Matthew James Taylor Matthew James Taylor

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The Art of Sharpening Pencils (Styles & Techniques)

8 Oct 2007 — Updated 17 Jan 2023

A nice sharp pencil

Table of contents

Welcome to the world of pencil sharpening — this may sound like a dull topic but there is a lot more to it than you think.

There are several different sharpening styles and methods that all good artists should know.

The trick is using the right one at the right time.

Pencil Sharpening Point Styles

There are four main points to select from; the one you choose will depend on the type of pencil you use, and the style of your drawing.

The Standard Point

A pencil sharpened in the standard point style

Everyone knows about this one, its trademark conical point is the most common and the most versatile of sharpening styles.

It's a good all-rounder for many reasons:

If you don't have a sharpening knife then you probably don't have a choice, this is the point for you.

There are a few drawbacks to this style, however.

Foreshortened girl with a ring
This is one of my life drawings that I drew with a standard conical point pencil. Click for more detail of the linework. Check out my other graphite pencil life drawing.

The Chisel Point

A pencil sharpened in the chisel point style

This is a rarely seen style where the end of the pencil is cut with a knife into a chisel shape.

The main benefit of the chisel is its ability to draw multiple types of marks on the paper:

Another neat feature of the chisel point is its self-sharpening property. As you use the chisel on the faces it helps to keep the edge sharp. This means you can spend more time drawing and less time sharpening — great for softer pencils!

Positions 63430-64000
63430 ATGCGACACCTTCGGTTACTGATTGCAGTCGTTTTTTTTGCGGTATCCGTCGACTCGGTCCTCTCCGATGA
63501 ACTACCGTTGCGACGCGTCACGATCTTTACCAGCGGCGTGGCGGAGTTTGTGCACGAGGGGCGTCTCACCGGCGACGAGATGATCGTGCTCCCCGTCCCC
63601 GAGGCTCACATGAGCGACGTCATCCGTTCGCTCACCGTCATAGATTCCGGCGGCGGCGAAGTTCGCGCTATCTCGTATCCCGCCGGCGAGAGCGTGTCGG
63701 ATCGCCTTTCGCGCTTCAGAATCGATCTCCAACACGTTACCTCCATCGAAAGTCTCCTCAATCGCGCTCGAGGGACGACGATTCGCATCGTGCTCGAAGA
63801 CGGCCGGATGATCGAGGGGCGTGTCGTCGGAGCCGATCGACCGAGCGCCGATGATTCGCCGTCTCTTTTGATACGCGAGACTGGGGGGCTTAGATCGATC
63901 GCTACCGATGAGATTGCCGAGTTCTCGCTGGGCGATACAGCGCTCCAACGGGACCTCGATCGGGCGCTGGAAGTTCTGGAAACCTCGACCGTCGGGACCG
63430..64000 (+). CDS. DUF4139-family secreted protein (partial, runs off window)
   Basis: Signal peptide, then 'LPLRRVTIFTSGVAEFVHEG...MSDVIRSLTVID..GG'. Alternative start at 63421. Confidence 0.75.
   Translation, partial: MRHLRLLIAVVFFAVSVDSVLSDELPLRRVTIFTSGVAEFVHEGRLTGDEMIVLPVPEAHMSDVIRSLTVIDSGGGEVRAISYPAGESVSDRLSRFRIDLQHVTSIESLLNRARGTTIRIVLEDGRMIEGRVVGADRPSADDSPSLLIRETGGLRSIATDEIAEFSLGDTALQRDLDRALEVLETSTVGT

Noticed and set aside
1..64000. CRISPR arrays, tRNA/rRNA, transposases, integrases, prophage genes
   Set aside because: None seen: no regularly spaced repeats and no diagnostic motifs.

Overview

There are only a couple of small issues:

If you can overcome these minor annoyances then the chisel point may be for you.

Man in red chalk
I drew this life drawing with a red chalk pencil which I cut into a chisel point (click for more detail). If you like this one, see my other chalk life drawings too.

The Needle Point

A pencil sharpened in the needle point style

This is a specialist design that is carved with a knife into a sharp concave point. The idea is that such a fine point can wear down a long way before it becomes too blunt to use.

Here is why I love this point style:

But it's not without its downsides:

Male torso drawing in graphite pencil
In this life drawing, you can see the fine detail that you can get with a pencil sharpened to a needle point. Unfortunately, you can also see some vertical lines, these were caused by my old scanner :(

The Bullet Point

A pencil sharpened in the bullet point style

This is my favorite way to sharpen pencils and a method I devised myself.

In this style the wood is removed from the last centimeter of the pencil then the end of the lead is sharpened into a bullet shape.

Two types of marks can be made from this design:

Plus it has a few good properties:

There are not many drawbacks with this design:

If you haven't tried this sharpening method before then I highly recommend you give it a go.

Girl reclining with head on hand charcoal drawing
I love to use the bullet point on my charcoal pencils because it gives me the most amount of control and flexibility while I'm life drawing. See more of my charcoal life drawings.

Pencil Sharpening Methods

Here are the main methods of sharpening that I use:

Traditional pencil sharpeners

Sharpening pencils with a standard sharpener

It's always handy to have one of these traditional sharpeners in your kit as a reliable backup.